Here is an example of an high bottom bracket open cockpit design, the Bacchetta Corsa:
|Corsa - Open Cockpit steering|
Now as you can see the rider pictured here (myself) has fat sausages for legs. Because of the high bottom bracket (the height of the pedals from the ground basically) and the reclined position the thighs get in the way of the handlebars during turns. This means that when I want to make a tight turn I have to drop the inside leg off of the pedals so I can get the angle needed. This becomes annoying and prevents me from pedaling during turns, which means if I am going slow or uphill the turn is not easy.
|Raptobike - tiller steering|
Above is the Raptobike, with tiller steering. It also has a high BB relative to the seat height but the tiller steering won't hit my inside thigh. I have a Rans Vivo with tiller steering and I find it very easy to use. Though my elbows are in a closed position with the Vivo. This isn't as comfortable and my elbows sweat a bit over time. For a picture of how this looks, here is a rider on an M5.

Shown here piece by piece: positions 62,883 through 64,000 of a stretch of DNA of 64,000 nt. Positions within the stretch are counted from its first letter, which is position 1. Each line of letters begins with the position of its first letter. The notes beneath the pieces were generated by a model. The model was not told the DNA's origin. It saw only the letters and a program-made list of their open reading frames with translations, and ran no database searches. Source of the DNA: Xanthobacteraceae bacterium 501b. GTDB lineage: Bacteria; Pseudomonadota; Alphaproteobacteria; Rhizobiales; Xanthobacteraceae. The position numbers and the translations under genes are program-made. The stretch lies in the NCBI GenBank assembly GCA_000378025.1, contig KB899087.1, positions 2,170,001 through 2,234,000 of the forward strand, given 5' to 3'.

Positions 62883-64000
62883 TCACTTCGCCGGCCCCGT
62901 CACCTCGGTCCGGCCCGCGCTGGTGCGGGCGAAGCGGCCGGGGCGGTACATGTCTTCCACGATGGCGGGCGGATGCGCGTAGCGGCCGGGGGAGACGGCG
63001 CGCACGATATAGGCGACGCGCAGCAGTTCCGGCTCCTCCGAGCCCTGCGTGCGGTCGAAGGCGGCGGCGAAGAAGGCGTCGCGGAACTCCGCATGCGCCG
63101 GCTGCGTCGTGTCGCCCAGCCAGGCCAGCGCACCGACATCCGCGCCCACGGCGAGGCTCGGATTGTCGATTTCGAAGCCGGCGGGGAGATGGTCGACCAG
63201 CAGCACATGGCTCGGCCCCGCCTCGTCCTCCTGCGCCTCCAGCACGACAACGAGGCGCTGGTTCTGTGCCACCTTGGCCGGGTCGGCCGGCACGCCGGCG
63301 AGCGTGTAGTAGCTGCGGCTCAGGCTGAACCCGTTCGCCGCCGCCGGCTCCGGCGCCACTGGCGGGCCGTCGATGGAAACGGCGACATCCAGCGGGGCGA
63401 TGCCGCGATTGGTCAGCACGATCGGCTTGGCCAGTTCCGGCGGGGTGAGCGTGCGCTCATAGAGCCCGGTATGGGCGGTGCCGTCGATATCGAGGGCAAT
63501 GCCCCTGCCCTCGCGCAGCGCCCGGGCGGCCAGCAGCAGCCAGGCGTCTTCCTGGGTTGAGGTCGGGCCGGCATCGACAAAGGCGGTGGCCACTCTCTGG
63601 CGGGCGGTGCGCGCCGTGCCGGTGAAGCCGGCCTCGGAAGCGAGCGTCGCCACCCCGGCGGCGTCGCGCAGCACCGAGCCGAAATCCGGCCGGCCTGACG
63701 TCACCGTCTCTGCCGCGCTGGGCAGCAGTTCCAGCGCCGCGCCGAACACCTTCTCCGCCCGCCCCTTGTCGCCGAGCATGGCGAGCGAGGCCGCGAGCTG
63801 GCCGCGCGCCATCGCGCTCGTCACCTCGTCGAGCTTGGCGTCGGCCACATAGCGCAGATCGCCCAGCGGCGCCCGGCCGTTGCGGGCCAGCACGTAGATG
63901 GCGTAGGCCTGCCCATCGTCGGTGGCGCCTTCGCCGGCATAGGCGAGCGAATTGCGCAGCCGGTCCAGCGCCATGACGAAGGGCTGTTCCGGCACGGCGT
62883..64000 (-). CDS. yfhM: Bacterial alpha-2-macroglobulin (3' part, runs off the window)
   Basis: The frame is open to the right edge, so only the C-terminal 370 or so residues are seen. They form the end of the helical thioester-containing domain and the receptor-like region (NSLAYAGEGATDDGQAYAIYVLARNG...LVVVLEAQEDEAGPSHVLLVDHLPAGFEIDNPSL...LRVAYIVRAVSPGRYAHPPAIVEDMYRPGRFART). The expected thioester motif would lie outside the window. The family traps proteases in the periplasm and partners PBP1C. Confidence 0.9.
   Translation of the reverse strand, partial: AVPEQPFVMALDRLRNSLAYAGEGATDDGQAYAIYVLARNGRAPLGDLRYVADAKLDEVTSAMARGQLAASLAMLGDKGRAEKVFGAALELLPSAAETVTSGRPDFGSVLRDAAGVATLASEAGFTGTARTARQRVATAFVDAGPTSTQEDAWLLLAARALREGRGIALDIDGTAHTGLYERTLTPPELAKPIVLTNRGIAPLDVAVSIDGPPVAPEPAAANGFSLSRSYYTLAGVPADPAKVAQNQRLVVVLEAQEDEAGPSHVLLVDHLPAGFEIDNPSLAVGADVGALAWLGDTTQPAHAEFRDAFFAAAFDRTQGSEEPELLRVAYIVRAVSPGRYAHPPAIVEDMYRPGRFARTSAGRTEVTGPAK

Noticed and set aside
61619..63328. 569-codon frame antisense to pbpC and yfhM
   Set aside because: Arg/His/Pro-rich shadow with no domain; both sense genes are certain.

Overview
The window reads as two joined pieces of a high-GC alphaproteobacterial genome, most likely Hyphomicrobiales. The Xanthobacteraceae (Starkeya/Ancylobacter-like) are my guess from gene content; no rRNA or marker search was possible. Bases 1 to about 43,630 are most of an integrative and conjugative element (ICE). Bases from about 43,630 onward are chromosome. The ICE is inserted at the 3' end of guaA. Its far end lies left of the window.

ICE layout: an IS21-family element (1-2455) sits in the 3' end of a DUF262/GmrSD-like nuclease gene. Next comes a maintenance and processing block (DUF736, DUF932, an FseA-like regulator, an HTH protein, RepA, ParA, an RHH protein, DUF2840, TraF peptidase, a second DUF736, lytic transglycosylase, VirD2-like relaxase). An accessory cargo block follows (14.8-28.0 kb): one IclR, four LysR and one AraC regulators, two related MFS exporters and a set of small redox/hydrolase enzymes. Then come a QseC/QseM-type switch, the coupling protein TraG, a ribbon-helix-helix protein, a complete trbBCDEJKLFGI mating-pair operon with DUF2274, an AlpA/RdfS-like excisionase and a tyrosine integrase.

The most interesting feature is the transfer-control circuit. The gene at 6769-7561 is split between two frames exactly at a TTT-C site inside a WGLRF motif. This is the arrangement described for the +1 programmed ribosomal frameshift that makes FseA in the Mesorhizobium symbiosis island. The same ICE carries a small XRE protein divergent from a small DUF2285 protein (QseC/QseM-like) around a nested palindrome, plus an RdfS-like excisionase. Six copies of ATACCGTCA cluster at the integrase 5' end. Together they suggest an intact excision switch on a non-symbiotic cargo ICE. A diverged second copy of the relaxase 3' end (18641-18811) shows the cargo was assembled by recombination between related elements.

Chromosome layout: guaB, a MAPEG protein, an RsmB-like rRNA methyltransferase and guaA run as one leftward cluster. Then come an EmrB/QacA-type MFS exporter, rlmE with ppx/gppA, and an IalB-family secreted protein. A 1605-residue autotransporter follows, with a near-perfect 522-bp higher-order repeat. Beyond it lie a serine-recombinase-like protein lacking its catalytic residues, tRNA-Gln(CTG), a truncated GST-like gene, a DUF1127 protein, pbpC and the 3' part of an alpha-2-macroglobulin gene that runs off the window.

|Anja on M5 Shockproof in Norway|
This can be changed by cutting down the stem, moving the handle bars closer to the legs and increasing the reach needed. There are pros and cons of this approach as the stem also moves in the direction opposite of the turn like a boat tiller. So by increasing the reach you also limit the final angle of the turn available due to reaching the limits of a given persons reach.
The net result of all of this verbiage is that due to my desire for high BB recumbents and my sausage legs, I find tiller steering more to my liking. But like all things in recumbent land, adjusting the particular steering to my own fit and expected usage is key to satisfaction.